If you were not aware, the famous Moore’s Law is not relevant anymore. This is because GPUs are progressing at a lot quicker rate than CPUs. This happens to be the big message from the CEO of Nvidia Jensen Huang. He made this statement while attending the 2017 GPU Technology Conference (GTC) that took place in Beijing, China. He emphasized that graphics processors will eventually totally replace CPUs, as has been reported.
History of Moore’s Law
For those who do not remember, Moore’s Law was the name assigned to observations from Intel co-founder Gordon Moore in the year of 1965. Moore had took note of the fact that the amount of transistors for each square inch on an integrated circuit was doubling each year, and he predicted this would indeed happen over the next decade. He came back later and revised this prediction to every couple of years.
Most of the time when Moore’s Law is thought to be ending, it is because of technical obstacles which block the progress of jamming more and more transistors into smaller and smaller areas, and while maintaining identical jumps in performance. Huang agrees in part with this, so much as it deals with CPU performance—he claimed that as CPU transistors has had a growth rate of 50 percent each year, the jump in performance has only been 10 percent.
Another Reason Moore’s Law May Be Dead
The second reason he feels that Moore’s Law is no longer applicable is simply because of its ability to maintain pace with the GPU design advancements. Huang mentioned how the GPUs were growing in computational ability across the years, and the ways they are much better suited for artificial intelligence advancements.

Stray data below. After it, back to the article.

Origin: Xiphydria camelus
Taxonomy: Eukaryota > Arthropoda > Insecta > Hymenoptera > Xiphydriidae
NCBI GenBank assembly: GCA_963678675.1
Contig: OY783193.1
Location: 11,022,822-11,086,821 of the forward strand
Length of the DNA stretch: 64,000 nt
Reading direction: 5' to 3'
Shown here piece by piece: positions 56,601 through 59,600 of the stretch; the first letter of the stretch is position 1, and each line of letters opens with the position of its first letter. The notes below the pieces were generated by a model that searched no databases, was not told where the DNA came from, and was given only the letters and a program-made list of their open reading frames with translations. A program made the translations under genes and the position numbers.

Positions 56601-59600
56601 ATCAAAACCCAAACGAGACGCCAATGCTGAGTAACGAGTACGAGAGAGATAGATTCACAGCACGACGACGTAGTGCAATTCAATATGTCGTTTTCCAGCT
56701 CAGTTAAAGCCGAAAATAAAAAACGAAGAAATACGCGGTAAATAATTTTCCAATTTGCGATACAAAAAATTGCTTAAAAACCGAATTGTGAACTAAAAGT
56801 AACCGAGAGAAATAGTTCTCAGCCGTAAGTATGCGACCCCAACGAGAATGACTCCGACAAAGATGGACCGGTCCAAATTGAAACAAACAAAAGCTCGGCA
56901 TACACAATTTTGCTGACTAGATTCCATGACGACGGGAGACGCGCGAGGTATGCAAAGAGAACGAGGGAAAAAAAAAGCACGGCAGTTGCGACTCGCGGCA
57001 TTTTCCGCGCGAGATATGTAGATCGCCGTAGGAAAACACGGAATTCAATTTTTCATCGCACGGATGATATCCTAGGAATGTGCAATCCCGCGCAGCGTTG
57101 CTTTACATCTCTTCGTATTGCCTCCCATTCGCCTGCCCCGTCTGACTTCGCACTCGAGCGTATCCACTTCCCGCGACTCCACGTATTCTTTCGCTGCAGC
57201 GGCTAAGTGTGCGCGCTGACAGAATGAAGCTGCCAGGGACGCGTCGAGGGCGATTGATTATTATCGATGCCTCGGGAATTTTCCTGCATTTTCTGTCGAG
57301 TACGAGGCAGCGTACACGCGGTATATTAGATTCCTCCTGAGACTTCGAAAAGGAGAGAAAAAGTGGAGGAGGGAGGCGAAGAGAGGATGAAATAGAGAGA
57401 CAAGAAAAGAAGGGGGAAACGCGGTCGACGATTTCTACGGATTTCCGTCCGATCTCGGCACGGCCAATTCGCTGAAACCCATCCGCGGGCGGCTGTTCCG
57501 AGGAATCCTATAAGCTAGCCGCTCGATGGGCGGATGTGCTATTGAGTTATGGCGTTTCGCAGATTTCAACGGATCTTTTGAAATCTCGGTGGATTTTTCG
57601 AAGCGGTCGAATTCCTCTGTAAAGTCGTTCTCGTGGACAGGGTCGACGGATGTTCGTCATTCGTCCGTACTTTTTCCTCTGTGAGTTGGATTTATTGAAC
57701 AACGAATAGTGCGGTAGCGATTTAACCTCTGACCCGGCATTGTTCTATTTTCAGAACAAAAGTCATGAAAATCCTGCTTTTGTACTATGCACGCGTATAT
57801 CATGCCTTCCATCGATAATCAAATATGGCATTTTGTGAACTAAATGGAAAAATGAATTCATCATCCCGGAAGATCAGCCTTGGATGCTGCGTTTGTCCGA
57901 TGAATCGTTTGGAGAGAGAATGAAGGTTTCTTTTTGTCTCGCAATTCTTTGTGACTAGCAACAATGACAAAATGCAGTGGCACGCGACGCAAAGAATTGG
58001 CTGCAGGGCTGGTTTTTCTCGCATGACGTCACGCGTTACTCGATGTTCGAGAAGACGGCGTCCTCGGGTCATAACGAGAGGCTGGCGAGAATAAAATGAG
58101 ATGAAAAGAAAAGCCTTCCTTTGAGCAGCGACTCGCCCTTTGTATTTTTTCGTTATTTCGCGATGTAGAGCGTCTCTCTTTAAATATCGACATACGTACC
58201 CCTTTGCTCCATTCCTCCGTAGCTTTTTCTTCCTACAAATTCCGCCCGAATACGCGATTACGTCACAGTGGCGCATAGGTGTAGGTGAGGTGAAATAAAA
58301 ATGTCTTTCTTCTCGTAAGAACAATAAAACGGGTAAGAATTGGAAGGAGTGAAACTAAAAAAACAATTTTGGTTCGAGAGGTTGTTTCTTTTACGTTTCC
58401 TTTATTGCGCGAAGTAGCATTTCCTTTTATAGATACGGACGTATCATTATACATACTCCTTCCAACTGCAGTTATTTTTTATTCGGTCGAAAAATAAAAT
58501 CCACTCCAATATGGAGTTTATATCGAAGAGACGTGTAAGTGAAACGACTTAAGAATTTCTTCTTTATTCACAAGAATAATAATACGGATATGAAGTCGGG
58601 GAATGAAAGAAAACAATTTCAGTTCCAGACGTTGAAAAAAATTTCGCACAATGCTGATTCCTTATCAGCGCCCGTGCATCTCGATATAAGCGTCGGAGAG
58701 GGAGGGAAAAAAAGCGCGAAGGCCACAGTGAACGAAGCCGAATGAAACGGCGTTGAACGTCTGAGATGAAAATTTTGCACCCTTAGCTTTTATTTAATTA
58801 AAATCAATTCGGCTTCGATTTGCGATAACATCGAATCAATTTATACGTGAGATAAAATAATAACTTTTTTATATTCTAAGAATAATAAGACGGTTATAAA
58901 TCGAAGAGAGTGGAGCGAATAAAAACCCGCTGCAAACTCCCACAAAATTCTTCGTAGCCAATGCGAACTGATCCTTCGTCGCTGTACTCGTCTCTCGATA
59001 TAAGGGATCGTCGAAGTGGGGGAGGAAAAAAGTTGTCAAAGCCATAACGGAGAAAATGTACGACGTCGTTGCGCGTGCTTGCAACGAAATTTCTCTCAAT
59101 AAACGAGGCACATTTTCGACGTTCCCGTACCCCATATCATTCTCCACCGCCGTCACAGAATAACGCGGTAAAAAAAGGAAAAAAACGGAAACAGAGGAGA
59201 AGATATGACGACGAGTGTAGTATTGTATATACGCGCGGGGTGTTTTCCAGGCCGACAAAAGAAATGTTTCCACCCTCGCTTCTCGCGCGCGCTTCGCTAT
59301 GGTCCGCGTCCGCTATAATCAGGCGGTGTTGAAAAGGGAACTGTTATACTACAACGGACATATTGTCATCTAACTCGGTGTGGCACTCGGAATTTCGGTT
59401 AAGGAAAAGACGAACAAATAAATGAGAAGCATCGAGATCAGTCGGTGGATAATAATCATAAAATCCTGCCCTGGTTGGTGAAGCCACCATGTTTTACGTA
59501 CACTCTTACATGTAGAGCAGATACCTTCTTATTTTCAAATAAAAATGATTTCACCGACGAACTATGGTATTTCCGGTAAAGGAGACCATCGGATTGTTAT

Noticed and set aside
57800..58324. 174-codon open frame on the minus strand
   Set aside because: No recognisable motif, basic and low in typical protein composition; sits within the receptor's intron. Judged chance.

Huang also stated that GPUs will be replacing CPUs very soon, because at this juncture, designers are actually hindered working out highly advanced parallel architectures for the outdated CPUs.
It is pretty obvious that Intel will disagree with this outlook by Nvidia, and has done so on several occasions. About a year ago, CEO of Intel Brian Krzanich had downplayed reports that Moore’s Law was coming to a close.
“In my 34 years in the semiconductor industry, I have witnessed the advertised death of Moore’s Law no less than four times. As we progress from 14 nanometer technology to 10 nanometer and plan for 7 nanometer and 5 nanometer and even beyond, our plans are proof that Moore’s Law is alive and well,” Krzanich said in his blog posting which outlined future plans of Intel. “Intel’s industry leadership of Moore’s Law remains intact, and you will see continued investment in capacity and R&D to ensure so.”
Even recently, Intel has brought up the topic of Moore’s Law when they were showcasing for the very first time a 10nm Cannon Lake wafer at their Technology and Manufacturing Day which took place in Beijing.
“Intel manufacturing processes advance according to Moore’s Law, delivering ever more functionality and performance, improved energy efficiency and lower cost-per-transistor with each generation,” stated Stacy Smith, who is the group president of Manufacturing and Sales. “We are pleased to share in China for the first time important milestones in our process technology roadmap that demonstrate the continued benefits of driving down the Moore’s Law curve.”
Bascially, all of these amounts to chest thumping on each side, as there is nothing really at stake other than boasting rights for each company. While Huang is not necessarily claiming that GPUs could power up consumer PCs and desktops while dumping CPUs in the trash, he does see GPUs playing a huge role with supercomputers in the future.